The one-time home of Kornesios, who was known as the Great Dragoman of Cyprus, shows what a mere interpreter (or dragoman) can accomplish with a little moxie: thanks to tax dodges and shrewd investments, Kornesios accumulated enormous wealth and became Cyprus’ most powerful man. (But even power has its limits – jealous rivals had him beheaded in Constantinople in 1809.)
Kornesios owned this impressive mansion from 1779 to 1809, and it’s a fascinating place to get lost in his life and era. Some rooms are set up in typical Ottoman style, while others display antiques and Ottoman memorabilia. The ground-floor courtyard and arched passages are striking.
Peruse Byzantine art at Archbishop Makarios III Foundation – Byzantine Museum & Art Gallery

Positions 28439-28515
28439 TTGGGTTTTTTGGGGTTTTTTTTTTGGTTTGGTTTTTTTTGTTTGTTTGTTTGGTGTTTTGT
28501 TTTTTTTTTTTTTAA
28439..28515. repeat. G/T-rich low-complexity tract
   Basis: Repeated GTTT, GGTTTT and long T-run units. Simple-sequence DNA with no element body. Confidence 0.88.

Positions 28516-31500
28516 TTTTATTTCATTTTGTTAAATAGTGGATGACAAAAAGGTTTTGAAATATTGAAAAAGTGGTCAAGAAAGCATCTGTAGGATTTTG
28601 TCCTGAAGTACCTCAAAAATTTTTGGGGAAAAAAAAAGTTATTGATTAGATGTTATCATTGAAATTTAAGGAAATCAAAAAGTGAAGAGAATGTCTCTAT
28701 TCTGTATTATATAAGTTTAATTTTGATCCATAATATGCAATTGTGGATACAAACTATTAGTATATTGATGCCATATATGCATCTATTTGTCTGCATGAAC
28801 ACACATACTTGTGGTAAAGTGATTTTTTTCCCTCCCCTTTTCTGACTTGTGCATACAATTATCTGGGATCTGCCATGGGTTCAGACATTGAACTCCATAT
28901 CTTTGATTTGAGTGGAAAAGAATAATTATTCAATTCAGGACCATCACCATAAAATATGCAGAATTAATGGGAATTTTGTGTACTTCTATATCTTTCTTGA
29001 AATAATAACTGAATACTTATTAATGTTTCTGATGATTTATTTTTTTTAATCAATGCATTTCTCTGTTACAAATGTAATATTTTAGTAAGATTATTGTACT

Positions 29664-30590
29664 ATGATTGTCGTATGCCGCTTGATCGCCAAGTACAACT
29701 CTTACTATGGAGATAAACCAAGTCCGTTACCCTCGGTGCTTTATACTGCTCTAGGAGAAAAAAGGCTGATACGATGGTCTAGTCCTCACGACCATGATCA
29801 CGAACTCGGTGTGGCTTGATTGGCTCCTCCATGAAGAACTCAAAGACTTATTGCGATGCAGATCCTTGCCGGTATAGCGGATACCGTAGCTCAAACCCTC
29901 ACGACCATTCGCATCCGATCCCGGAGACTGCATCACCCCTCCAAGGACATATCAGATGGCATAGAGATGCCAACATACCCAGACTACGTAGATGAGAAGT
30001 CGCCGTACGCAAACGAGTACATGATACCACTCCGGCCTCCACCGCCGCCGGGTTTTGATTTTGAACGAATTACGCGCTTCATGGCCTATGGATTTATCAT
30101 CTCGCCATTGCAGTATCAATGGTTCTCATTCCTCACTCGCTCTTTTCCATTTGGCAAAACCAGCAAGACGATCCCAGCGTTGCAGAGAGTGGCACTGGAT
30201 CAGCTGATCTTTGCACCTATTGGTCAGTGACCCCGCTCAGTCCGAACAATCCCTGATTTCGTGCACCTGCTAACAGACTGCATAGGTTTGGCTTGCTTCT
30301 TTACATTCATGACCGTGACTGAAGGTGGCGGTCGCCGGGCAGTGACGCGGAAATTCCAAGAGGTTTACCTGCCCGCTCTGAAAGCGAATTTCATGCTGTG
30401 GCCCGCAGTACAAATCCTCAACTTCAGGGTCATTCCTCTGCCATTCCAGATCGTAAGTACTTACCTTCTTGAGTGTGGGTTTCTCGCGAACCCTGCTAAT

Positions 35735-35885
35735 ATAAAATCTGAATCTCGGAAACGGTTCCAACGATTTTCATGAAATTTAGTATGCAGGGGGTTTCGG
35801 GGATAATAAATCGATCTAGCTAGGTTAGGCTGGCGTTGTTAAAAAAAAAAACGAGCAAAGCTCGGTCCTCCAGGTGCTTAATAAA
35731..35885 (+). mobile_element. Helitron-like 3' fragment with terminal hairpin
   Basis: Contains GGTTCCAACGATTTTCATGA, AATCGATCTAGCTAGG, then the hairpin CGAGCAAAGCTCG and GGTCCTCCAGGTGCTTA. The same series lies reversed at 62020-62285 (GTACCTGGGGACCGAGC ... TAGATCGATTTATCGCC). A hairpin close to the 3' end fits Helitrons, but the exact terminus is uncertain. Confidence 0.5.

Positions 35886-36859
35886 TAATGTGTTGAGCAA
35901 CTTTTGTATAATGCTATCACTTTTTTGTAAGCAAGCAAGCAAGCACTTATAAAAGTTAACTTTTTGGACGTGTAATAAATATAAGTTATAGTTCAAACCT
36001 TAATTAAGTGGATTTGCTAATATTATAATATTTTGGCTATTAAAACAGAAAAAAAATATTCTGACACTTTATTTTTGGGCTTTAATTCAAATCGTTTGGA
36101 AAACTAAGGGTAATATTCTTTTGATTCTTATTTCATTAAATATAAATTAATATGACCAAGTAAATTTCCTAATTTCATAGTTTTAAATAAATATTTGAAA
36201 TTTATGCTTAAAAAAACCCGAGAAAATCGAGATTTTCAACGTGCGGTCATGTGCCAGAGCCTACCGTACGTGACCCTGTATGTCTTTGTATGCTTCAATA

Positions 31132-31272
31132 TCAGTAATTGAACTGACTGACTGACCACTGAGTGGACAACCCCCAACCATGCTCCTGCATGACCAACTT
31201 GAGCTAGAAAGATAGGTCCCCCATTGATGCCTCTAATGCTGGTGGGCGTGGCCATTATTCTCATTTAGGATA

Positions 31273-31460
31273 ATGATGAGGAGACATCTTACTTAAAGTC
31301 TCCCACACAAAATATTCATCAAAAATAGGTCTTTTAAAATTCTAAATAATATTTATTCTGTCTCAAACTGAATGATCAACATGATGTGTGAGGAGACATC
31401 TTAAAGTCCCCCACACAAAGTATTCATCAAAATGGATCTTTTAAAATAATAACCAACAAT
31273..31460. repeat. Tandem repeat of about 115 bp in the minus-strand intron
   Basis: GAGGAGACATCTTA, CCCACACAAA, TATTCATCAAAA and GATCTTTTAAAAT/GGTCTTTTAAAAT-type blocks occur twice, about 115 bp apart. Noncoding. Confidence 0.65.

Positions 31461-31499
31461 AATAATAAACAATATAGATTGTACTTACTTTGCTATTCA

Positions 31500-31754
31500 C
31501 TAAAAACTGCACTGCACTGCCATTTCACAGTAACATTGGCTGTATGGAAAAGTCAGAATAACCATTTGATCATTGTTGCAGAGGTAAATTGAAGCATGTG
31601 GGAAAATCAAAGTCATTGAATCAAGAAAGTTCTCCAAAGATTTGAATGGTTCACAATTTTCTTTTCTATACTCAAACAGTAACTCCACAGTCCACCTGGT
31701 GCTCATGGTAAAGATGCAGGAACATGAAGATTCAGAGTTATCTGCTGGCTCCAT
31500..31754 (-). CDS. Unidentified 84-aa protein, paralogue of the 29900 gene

The more than 300 icons and frescoes dating from the 9th to 19th centuries in this collection will challenge any preconceptions about Byzantine art – there’s a much greater range of expression than the stoic iconic styles you may expect. Highlights include many beautiful artworks from churches now situated in Northern Cyprus that were seized after the 1974 Turkish invasion. It took years of court battles to get them here. Don’t miss the frescoed dome from St Eufemianus and fragments of elaborate 6th-century mosaics from the Panagia Kanakaria, a small monastery in the North Cyprus village of Boltash.
Look for the icons of Christ and the Virgin Mary (12th century) from the Church of the Virgin Mary of Arakas at Lagoudera, and the Resurrection (13th century) from the Church of St John Lambadistis Monastery at Kalopanayiotis. Many icons from the Venetian era show the influence of the Italian Renaissance.
Nicosia is on our 2022 Best of Travel list. For more stories from some of the world’s most exciting destinations click here.